I use uberspace as my personal server. Since
you share the host with other people you do not have any special
privileges. This means that you have to change the way you install
software since you cannot write to
/usr/local/bin or other common
system paths. Fortunately this can often easily be fixed; the same
goes for ejabberd. There
another guide to
set up ejabberd on an uberspace but it’s a bit dated and also doesn’t
use letsencrypt for the certificate.
ejabberd is an excellent XMPP server licensed under GPL2 and fully XMPP-compliant. It is also surprisingly simple to set up!
I chose to compile from source. Clone the repository with
git clone https://github.com/processone/ejabberd and change into the directory.
Then you’ll have to configure it. We explicitly do not want to have
it installed in the system directories but in our own
~. You will
also need to specify the user (yourself) that should be allowed to
execute the program via
ejabberdctl. the line
./configure --prefix=$HOME --enable-user=$USER will take care of just that. If
that failed, try to use a newer version of Erlang (the language
ejabberd is written in) through updating your path variable with
export PATH=/package/host/localhost/erlang-19/bin:$PATH. The
configuration step will also download the dependencies of the project.
After a call to
make install you’re all set up.
You need to change the config file
before you can access the ejabberd server. Important lines are the
listening ports. You simply have to specify
your domain name(s)
$USER.your-server-name.uberspace.de or whatever
domain you have registered yourself. the listening ports are a bit
If you are using uberspace you cannot use the default port for the
XMPP server, because you’re only allowed to access a specific range of
ports. Have a look
at their documentation to
see how you can open one, although it’s probably not more than
uberspace-add-port -p tcp -f. Then enter it into the config file.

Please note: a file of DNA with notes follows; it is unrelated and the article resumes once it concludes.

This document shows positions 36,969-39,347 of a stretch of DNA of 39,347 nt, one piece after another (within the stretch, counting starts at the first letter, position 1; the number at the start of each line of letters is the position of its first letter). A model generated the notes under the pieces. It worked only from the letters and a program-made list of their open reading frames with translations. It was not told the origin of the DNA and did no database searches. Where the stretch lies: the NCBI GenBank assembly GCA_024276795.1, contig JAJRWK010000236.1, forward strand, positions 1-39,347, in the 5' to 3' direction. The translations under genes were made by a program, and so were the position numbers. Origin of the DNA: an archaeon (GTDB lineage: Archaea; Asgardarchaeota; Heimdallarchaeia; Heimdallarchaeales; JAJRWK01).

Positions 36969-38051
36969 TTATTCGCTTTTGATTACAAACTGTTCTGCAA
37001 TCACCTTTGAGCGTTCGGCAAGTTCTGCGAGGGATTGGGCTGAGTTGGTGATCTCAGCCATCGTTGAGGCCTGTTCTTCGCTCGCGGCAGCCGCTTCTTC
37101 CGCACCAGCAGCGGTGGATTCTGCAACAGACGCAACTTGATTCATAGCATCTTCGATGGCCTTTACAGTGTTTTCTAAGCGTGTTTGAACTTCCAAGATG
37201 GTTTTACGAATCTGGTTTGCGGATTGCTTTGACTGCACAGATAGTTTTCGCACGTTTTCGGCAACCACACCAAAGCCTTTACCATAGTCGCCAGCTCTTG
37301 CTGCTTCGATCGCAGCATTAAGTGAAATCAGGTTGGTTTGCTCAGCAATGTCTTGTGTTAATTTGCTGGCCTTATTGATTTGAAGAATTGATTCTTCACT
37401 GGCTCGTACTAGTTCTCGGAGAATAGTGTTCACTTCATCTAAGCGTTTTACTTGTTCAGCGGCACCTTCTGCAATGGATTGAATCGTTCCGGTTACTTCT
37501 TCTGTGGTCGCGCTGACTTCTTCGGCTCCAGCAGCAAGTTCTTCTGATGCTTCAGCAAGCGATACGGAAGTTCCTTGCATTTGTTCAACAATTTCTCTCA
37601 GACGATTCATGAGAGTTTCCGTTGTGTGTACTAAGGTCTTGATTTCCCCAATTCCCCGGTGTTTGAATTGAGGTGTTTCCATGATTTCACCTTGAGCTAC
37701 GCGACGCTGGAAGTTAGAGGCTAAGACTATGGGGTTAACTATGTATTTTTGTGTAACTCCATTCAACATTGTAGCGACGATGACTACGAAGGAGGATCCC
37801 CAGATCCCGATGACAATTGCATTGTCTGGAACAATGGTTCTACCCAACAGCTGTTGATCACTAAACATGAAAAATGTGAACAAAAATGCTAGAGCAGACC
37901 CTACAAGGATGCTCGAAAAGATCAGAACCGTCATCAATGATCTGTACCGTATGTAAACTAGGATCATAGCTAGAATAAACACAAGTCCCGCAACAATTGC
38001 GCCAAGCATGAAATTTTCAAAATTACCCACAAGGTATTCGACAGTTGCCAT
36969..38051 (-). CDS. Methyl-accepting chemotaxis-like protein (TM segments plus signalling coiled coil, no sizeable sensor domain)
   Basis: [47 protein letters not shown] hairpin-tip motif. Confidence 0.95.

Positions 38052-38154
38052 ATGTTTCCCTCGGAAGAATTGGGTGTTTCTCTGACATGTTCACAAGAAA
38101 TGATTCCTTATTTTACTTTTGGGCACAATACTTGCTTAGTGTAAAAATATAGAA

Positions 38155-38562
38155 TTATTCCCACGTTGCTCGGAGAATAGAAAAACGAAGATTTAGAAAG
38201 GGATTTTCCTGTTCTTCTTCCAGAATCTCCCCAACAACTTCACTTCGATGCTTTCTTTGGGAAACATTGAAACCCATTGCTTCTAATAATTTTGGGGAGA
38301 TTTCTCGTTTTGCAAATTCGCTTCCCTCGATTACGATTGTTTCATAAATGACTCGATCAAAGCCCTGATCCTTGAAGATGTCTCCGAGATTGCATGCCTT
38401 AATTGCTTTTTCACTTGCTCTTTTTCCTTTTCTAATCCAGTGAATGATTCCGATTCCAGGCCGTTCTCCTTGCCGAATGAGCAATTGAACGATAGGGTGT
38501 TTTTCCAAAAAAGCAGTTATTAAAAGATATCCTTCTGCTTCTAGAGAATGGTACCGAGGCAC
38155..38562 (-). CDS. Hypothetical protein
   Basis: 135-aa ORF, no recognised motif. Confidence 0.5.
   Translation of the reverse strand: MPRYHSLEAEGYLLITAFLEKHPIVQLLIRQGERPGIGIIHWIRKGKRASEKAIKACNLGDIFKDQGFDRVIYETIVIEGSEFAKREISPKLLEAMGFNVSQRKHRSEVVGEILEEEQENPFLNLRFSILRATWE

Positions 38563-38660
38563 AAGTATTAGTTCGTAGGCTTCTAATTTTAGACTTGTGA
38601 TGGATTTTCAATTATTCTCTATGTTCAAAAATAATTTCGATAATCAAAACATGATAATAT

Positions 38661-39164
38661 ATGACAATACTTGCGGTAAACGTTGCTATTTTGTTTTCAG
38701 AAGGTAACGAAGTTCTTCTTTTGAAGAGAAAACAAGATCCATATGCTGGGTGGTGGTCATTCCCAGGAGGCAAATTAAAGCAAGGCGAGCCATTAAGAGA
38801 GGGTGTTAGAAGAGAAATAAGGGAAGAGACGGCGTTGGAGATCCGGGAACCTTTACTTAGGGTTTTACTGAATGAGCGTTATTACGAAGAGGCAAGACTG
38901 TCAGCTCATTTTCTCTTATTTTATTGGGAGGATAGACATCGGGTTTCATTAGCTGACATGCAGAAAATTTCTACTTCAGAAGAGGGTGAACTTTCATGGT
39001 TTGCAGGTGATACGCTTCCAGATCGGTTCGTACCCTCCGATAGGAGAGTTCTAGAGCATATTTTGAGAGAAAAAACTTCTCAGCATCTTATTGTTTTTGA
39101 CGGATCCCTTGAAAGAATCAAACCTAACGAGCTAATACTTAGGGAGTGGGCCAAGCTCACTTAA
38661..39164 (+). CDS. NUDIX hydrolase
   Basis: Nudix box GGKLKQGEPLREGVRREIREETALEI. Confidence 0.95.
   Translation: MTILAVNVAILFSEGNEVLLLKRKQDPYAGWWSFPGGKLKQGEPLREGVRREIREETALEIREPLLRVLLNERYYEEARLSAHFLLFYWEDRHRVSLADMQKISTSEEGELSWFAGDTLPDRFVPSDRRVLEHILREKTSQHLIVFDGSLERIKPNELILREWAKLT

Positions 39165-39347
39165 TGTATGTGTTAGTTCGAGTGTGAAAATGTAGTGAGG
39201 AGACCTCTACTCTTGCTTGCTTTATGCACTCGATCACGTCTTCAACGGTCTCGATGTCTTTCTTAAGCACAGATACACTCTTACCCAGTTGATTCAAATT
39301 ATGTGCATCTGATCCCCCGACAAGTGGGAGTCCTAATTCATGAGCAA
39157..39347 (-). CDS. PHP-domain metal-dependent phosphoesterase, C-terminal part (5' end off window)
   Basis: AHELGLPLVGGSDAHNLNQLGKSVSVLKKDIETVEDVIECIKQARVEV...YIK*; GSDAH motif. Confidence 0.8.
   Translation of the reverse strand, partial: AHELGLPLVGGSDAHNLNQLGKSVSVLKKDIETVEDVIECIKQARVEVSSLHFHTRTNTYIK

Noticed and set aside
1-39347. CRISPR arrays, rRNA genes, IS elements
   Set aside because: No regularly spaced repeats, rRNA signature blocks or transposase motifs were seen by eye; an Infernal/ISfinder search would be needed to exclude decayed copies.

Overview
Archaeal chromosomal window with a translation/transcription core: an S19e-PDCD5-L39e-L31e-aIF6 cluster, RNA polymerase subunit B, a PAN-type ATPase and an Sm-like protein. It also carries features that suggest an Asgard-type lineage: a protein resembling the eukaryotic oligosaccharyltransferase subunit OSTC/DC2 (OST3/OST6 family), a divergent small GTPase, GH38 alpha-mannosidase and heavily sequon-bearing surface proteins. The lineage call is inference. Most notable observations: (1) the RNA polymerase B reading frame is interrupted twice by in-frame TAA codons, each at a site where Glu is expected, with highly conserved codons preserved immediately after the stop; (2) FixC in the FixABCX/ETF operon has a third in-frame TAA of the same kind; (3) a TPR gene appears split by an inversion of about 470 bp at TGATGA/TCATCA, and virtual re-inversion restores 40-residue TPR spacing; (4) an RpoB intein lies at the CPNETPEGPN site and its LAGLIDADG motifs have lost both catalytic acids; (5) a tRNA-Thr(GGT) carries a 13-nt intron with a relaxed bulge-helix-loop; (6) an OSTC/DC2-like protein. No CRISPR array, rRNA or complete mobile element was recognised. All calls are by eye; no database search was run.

The next line should read
module: ejabberd_c2s. This means that
this port will be used to do client-to-server communication. If
you’ve created a certificate for your domain via letsencrypt and set
it up to automatically refresh it with the script in the uberspace
wiki (if not: you really should, you can read up on
then you can concat the
cert.pem files into a
single file, because that’s the expected format for the
have written another tiny script called
#!/bin/sh DOMAIN=example.com cat $HOME/.config/letsencrypt/live/$DOMAIN/privkey.pem \ $HOME/.config/letsencrypt/live/$DOMAIN/cert.pem > \ ~/etc/ejabberd/cert-and-key.pem
You can then call this script from the script that refreshes your certificate. I have added it in the second to last line:
#!/bin/bash PATH=/usr/local/bin:/bin:/usr/bin:/usr/local/sbin:/usr/sbin:/sbin openssl x509 -checkend 1296000 \ -in ~/.config/letsencrypt/live/jnboehm.com/cert.pem \ > /dev/null if [ $? != 0 ]; then # run let's encrypt letsencrypt certonly # import certificate uberspace-add-certificate \ -k ~/.config/letsencrypt/live/jnboehm.com/privkey.pem \ -c ~/.config/letsencrypt/live/jnboehm.com/cert.pem $HOME/bin/cat-cert-and-key.sh fi
Don’t forget to execute
cat-cert-and-key.sh at least
once to create the certfile. Then you will be able to specify as your
When you have done all that
ejabberdctl start will bring up the
server. All you need to do is register yourself with
ejabberdctl register name domain password and then you can point your XMPP client
to your own domain.
I have not set up federation but to accomplish that you will need to
contact your domain provider and set up an SRV record. Then you can
open ports for the
ejabberd_s2s_in module. The process should be
pretty similar to the one for the client-to-server communication.